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Found 43 results

  1. I've noticed that a huge majority of the North American Silurian system is composed of dolomite. During the Ordovician, it seems to me that dolomite formation was sparse, but during the Silurian there is a massive surge of it, and in the succeeding Devonian it seems to have returned to pre-Silurian levels again. What was the reason for this? Is this just a North American phenomenon, or was it worldwide?
  2. My family and I usually visit the Frio River in Leakey, Tx every summer. A few years ago we were all set to go swimming but upon arriving we saw that the part of the river we usually frequent had dried up. I decided to make the best of it and explored the dried river bed looking for anything interesting when this isolated chunk of rock caught my eye. I picked it up off the ground, took it home with me, put it in a drawer and forgot about it. A few months ago I found it while doing some cleaning and realized it had to be something more than just an oddly shaped rock. I cleaned it with water and a toothbrush after reading online that that's a simple way to clean fossils. A friend of mine with limited knowledge of fossils suspected it was some kind of fossilized coral or sponge. What I originally thought was matrix does look a lot like syringopora, but I can't find pictures of any prehistoric coral fossils that match the appearance of that hot dog in the center! I saw a sperm whale tooth on this forum that looks similar but I'm not sure if what I found feels like a tooth. It feels way too smooth to me. I love fossils and I own some shark teeth, coprolite, and a little trilobite, but those were all bought. If whatever this is turns out to be something, then it would be the first fossil I've ever acutally found myself. I'm still really new to this so please forgive me if I am asking silly questions or submitting this incorrectly. Any insight would be greatly appreciated!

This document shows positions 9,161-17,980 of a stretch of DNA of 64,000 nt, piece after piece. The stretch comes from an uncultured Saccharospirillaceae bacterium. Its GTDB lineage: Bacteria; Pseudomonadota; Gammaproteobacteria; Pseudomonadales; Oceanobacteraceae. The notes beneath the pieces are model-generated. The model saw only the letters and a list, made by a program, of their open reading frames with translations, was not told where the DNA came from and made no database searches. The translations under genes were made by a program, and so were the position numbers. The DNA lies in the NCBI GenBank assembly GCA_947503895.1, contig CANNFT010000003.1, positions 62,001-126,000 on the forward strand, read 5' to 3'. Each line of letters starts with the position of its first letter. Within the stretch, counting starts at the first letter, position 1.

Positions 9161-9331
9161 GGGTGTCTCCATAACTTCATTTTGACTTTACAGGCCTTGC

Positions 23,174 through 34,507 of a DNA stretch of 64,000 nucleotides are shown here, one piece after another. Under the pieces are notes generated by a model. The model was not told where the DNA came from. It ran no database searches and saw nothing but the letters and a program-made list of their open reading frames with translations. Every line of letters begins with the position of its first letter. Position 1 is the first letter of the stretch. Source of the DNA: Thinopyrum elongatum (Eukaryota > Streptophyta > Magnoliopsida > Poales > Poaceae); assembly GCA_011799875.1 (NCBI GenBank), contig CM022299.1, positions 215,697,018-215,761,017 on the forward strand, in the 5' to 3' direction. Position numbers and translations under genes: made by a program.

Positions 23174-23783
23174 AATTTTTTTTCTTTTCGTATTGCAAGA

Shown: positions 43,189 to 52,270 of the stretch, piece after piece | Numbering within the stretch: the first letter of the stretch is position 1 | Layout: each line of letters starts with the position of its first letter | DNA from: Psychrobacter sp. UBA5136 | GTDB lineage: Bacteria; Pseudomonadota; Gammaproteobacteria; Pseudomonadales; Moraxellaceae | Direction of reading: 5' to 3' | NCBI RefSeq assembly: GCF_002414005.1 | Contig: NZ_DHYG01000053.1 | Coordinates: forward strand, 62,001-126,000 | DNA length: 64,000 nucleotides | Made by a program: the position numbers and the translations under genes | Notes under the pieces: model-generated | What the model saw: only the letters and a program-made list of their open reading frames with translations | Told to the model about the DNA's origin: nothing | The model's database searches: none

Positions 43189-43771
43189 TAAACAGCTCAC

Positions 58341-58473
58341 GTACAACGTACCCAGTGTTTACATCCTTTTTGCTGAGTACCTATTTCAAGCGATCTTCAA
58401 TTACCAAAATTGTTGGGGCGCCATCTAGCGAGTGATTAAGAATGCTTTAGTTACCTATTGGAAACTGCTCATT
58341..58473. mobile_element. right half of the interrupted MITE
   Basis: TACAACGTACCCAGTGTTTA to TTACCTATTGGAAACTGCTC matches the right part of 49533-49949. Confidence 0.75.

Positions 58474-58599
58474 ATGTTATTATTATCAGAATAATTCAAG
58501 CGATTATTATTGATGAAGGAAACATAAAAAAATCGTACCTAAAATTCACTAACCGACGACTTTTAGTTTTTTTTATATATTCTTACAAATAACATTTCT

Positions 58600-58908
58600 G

3. We we found this in a pile of limestone rubble in our garden. Is it an ammonite? It seems to have a head like a worm so we are struggling to identify it. It is about the size of the palm of a hand. Any help gratefully received.
  4. The following set of photographs is of a roughly 5-inch x 5-inch x 7-inch limestone fossil. I found it in Eastern Anatolia along the Turkish-Iranian border near the village of Uzengili. It exhibits striations from what I call "top" to "bottom", although there are some (only 2 or 3) horizontal striations that seem to have a replacement material akin to quartz, in that it appears clear (but very thin). At first I thought this was a coral, but I am beginning to wonder if it is a Stromatoporoid Sponge... however, it could be something entirely different, and that I why I am presenting photos of it in this forum to see if anyone recognizes this morphology. The following photographs show the fossil in rotations of 90 degrees (which I have labelled North, East, South, and West for reference). I also have a "top" and a "bottom" view, although what I label as the "top" may actually be the "bottom" if it turns out to be a sponge and not a coral. Of note are some tiny features along the "bottom". These features may be part of the fossil, ore perhaps they are growths of some other material that has leached out of the soil and onto the fossil. These features seems quite well integrated with the rest of the limestone. What is curious is the fact that the "bottom" looks like it is a fracture, in that it is smooth with few features other than some parallel striations. To have these intricate features survive on a fracture plane seems odd to me and that I why I am suggesting that they may be leached material. I am an engineer and not a geologist or paleontologist, so some expert identification help would be appreciated.
  5. found this relief in the limestone at bluffers park it is just over a foot long any ideas what used to be there? there are lots of fossils in the limestone boulders used for the breakwall found some calcite vugs too i will post more pictures here